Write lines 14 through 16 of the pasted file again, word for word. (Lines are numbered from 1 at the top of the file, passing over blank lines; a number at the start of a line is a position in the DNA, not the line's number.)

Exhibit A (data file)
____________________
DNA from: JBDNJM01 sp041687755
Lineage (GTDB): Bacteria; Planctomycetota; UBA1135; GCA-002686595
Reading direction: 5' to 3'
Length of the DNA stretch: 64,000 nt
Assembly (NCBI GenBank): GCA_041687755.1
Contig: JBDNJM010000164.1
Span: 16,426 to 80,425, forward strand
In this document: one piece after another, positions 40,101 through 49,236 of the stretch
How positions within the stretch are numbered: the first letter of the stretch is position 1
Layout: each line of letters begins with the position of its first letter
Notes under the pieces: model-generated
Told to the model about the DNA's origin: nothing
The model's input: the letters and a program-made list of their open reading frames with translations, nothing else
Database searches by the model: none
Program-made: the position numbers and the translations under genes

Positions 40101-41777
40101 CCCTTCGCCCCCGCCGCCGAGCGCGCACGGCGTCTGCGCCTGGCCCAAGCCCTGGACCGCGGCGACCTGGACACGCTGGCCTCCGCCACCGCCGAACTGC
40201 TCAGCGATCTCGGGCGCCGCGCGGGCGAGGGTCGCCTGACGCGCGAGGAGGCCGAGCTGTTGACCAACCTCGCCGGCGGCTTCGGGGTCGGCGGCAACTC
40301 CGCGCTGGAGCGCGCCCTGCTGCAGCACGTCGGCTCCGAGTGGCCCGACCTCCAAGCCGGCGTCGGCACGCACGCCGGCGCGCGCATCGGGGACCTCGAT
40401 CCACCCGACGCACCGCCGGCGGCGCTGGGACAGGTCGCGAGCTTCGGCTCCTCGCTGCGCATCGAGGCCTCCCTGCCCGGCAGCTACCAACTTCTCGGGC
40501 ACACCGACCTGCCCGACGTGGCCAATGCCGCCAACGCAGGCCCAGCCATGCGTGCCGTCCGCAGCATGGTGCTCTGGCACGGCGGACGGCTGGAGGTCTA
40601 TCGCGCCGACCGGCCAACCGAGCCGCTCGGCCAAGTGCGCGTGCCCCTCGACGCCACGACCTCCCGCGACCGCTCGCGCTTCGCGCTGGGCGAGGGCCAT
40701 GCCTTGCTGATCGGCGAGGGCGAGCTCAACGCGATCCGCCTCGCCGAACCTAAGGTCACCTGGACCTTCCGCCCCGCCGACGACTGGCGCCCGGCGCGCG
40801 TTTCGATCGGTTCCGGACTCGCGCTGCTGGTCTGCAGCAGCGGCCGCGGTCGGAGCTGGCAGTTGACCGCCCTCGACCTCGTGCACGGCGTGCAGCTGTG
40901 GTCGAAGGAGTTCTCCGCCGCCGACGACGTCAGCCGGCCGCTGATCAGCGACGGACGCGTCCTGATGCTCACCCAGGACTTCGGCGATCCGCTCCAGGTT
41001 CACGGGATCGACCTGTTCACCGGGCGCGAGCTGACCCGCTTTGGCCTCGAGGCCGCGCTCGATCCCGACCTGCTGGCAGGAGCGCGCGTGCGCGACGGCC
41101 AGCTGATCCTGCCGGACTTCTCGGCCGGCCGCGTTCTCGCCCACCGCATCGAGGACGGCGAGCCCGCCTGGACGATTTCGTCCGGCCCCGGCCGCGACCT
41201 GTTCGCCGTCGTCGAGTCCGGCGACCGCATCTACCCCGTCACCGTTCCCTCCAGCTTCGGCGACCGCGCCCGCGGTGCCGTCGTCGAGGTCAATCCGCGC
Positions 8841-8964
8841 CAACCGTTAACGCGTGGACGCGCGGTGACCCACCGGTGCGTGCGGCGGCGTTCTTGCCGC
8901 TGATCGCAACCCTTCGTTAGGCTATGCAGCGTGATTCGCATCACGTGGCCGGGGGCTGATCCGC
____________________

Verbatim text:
Database searches by the model: none
Program-made: the position numbers and the translations under genes

Positions 40101-41777